Graduates strive to reverse unnecessary loans that Loyola has accepted on their behalf

A number of Loyola alumni noted that just days before the fall semester began, the university was accepting unneeded student loans on their behalf. Loyola officials said this is standard practice and students can adjust or remove loans added to their account for up to a month after the loan is accepted.

Loyola student Claire Lockard completed a free Federal Student Aid Application (FAFSA) – a form used to apply for federal funding for higher education – earlier this year as it was required to access COVID-19 aid for college Students by the federal government in the CARES law.

Lockard, a 27-year-old Ph.D. Student who had already paid her tuition and did not need a loan. But when the FAFSA showed the school that it was entitled to one, Loyola accepted it on their behalf – and only removed it after four days and a couple of calls to Lockard’s Financial Aid Office.

“I was shocked that they took me out on student loans that I don’t need without my consent,” Lockard said. “It’s just wild for me because I didn’t even have a balance in my account that would require money, so I don’t see why that should be the policy.”

Tobyn Friar, vice president and director of the Loyola Financial Aid Bureau, said that because of its “passive acceptance policy“Then notifies the students by email and gives them 30 days to adjust the loan as they see fit. Friar said this has always been Loyola’s policy.

Before the federal personal loan can be paid out, new students must take out the federal personal loan Master promissory note (MPN) – the legal obligation to repay loan funds – and Entry advice (EC) to inform students of what to expect when taking out loans. The Master Promissory Note is completed once for each type of loan a student receives through the US Dept. of Education after a student completes the FAFSA and does not need to be re-submitted every year.

“I was shocked that they put me on student loans that I don’t need without my consent. … I don’t understand why that should be politics. “

Claire Lockard, PhD student

Megan Wines, another 27-year-old graduate student for whom Loyola was accepting an unnecessary loan, told The Phoenix that she had never completed the Federal Stafford Loan’s MPN and was surprised when she received a loan the week before the fall semester began paid $ 10,000 to their account.

Wines, a Ph.D. Theology student, was able to take the loan off her account as well, but said she spent a full morning figuring out what happened and how to fix it.

“It sounds like everything is going to work out, but it’s just a lot of paperwork and extra things to do while I try to prepare for the courses I’m taking and doing my PhD. extensive exams in October and the rush to prepare for the start of the semester, ”said Wines.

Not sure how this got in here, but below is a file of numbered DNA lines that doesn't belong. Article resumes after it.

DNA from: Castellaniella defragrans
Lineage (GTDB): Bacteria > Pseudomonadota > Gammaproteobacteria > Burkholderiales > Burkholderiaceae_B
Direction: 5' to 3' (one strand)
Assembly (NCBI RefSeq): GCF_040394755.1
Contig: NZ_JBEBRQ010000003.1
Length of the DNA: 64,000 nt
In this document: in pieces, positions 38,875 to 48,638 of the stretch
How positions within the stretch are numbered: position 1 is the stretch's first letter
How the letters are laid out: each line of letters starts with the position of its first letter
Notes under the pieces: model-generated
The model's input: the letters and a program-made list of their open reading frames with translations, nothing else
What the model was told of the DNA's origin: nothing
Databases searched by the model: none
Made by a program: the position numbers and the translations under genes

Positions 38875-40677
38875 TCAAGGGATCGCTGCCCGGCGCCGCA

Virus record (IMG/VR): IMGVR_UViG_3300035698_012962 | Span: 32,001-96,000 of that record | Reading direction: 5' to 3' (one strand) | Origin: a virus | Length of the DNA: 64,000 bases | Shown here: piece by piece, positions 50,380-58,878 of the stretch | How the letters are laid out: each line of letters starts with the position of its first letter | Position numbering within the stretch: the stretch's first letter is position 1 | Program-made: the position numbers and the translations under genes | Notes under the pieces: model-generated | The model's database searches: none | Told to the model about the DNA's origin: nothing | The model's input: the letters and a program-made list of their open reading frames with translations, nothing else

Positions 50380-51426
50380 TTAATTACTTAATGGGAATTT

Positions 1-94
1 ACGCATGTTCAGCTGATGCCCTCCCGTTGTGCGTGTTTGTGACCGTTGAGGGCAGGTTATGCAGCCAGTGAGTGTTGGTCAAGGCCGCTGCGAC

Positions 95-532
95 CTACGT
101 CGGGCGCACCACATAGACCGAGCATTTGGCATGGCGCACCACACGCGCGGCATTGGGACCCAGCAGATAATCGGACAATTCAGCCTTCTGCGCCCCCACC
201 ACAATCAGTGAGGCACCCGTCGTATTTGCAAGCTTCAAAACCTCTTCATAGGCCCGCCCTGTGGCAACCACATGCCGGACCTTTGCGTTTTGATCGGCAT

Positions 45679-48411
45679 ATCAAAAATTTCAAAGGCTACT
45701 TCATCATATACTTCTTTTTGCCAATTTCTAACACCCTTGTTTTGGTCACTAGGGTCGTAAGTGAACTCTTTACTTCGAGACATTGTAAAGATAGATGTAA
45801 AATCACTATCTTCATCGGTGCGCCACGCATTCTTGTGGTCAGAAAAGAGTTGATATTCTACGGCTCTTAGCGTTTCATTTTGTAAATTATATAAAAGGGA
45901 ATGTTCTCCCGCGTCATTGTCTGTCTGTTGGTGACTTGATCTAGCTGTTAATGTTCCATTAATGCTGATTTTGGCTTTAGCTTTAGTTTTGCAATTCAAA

Friar said it is impossible for a federal loan from Stafford to be paid into a student account unless the student has completed both the MPN and the EC. However, he said the MPN and EC will remain active for ten years. Wines said she used a loan to partially fund her masters education at Loyola.

“The MPN has been active for 10 years. So if a student completes the MPN as an undergraduate and then completes a degree or professional qualification at Loyola, they don’t have to complete a new MPN or EC, ”said Friar. “Only new or first-time Stafford borrowers at Loyola would have to fill out the MPN and EC. Again, they would only do this once unless their previous MPN has expired. “

About 92% of students receive financial assistance to attend Loyola, according to the university website. Students can access their financial information in LOCUS – under the Financial Aid tab – to Adjust any donations for financial aid accepted on her behalf, said brother.

“If the student wishes to decline or cut all loans, they still have the option and must do so within 30 days of the withdrawal,” Friar said in an email to The Phoenix. “The Financial Aid Office recommends that students always carefully review their scholarship grants and determine what they would or should not have paid out for their specific programs in advance of the stated payout dates.”

Lockard said she was concerned that younger students who are less experienced with financial aid may not realize that loans have been taken on their behalf or may not understand how to reverse them.

“I still feel confused and taken advantage of by the university because I don’t understand why it is in their best interest to forgive student loan debt,” Lockard said. “This means that the PhD students, who are very busy, have a duty to take it upon us and, in addition to everything else, to take on a completely different task.”

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About Natalee Broderick

Natalee Broderick

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